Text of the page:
Microsoft’s OneDrive and SharePoint platforms offer similar capabilities to Box’s, as does Zoho WorkDrive. Adobe’s GenStudio addresses the same content management, publishing, and control challenges that Hubs does, but in a broader end-to-end solution for creative content, including steps from ideation to content performance.
SharePoint comes closest to being a direct competitor to Box Hubs, but SharePoint is not known to be user-friendly and requires hefty IT support. If Box Hubs can deliver on the promise of a user-friendly and IT-light experience, I think it would win out over SharePoint when the choice exists.
In some cases, it’s not a question of Box or Microsoft. Sometimes it’s and. Microsoft is a Box competitor, but the companies are also partners. Earlier this year, Box announced a plugin that lets joint customers use Microsoft 365 Copilot tools to summarize and query content in Box. Box also announced updates to its integrations in Microsoft 365 for Microsoft Teams and productivity tools such as Word, Excel, and PowerPoint.
For individual users and small businesses that need cloud file storage and sharing but may not require comprehensive content management systems, Dropbox recently introduced two new AI systems, Dropbox AI and Dropbox Dash. Dropbox AI summarizes content in file previews to help streamline understanding of large documents or videos without manual file exploration. This functionality will soon extend to folders and the entirety of Dropbox. Dropbox Dash, an AI-powered universal search feature, integrates various tools, content, and apps into a unified search bar to reduce toggle time. Dropbox Dash is compatible with major platforms including Google Workspace, Microsoft Outlook, and Salesforce and should provide more efficient access to multiple forms of content in one location.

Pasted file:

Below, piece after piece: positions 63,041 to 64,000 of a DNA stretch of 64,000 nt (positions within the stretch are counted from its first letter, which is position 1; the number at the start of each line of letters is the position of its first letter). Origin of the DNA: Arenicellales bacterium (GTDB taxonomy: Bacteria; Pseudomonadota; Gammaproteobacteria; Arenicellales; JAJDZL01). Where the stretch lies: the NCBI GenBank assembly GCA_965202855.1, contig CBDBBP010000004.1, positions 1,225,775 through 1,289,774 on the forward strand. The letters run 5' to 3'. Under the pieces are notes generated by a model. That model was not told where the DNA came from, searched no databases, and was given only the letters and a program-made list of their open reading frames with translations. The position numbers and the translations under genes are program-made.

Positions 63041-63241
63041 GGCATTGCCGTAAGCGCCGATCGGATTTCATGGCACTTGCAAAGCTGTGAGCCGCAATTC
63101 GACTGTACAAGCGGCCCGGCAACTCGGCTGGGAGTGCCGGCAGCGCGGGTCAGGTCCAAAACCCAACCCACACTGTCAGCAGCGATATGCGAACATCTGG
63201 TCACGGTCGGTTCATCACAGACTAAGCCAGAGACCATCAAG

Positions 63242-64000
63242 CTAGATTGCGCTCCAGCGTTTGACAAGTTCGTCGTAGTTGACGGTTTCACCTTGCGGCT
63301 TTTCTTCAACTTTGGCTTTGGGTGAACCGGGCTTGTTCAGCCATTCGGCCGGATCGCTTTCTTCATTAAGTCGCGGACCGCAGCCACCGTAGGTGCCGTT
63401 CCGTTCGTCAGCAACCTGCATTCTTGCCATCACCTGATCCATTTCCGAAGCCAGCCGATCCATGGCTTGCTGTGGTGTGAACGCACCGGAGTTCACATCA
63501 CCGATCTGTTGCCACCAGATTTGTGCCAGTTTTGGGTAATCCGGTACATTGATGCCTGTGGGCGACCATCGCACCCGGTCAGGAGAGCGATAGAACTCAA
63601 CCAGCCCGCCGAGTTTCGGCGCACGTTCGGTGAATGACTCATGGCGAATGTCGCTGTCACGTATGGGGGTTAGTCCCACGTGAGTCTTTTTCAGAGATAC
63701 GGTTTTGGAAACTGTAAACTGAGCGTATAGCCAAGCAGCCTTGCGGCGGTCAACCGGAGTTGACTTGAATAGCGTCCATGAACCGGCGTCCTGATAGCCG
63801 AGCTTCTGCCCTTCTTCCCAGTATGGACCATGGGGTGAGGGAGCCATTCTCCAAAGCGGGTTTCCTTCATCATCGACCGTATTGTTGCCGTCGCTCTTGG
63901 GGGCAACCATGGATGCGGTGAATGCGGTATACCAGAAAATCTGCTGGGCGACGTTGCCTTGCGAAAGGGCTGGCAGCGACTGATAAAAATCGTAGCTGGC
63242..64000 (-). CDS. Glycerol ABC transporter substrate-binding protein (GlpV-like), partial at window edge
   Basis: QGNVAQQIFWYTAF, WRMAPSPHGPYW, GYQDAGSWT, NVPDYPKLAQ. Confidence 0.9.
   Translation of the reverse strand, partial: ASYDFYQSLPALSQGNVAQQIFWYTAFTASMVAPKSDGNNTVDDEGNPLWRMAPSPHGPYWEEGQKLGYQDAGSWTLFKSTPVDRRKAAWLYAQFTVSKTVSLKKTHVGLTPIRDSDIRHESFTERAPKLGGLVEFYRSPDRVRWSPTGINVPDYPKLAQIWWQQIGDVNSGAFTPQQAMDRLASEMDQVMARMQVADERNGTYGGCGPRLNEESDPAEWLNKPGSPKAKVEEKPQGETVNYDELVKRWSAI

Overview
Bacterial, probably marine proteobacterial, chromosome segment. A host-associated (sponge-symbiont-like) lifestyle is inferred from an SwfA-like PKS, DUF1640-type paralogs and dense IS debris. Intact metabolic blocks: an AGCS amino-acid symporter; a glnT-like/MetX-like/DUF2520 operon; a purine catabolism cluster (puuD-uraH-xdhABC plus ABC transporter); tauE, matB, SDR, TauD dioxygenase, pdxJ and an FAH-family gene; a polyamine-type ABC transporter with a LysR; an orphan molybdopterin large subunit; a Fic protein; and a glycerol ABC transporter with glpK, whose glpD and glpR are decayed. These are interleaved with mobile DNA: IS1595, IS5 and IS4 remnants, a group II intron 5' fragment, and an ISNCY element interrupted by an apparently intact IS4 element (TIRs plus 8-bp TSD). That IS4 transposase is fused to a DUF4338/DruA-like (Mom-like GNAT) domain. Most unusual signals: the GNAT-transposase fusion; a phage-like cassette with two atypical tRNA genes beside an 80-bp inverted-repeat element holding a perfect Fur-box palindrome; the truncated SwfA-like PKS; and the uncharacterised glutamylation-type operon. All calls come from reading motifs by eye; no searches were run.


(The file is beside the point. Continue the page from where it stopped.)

My Analyst Take
Box Hubs is a good example of a content management tool that may efficiently organize, centralize, and distribute secure data. I think that Box has the potential to make the solution truly AI-centric by having Box AI suggest curated content within Hubs. Imagine a scenario where the AI picks up on a pattern within files to match items that seem to belong together. Rather than choosing from a wide range of content throughout an enterprise, the AI could prepopulate a Hub, leaving users with the simpler task of selecting or unselecting content. This is a natural evolution of the product, and I expect it will happen in short order.
Box Hubs was announced several months before its general availability, a timeline typical for many GAI tools. Competitors have already released similar features. Still, Box is known for its enterprise-level security encryption, which will likely deter many Box users from migrating to another solution.
In the bigger picture, GAI has tremendous potential in daily workflows for extracting knowledge from stored content that may lie dormant or underutilized. Over time, it should reduce search time based on the AI’s contextual understanding of location and file contents. Historically, robust content and data management systems were required to lay the groundwork for precise, integrated and secure data handling. That groundwork could also serve as a foundation for efficient and reliable content search. AI has the power to transform both processes.
If GAI tools can turn those three hours a day spent searching for information into time spent on meaningful work, that is more than just a minor productivity boost. That will be a significant change, and I look forward to seeing it happen.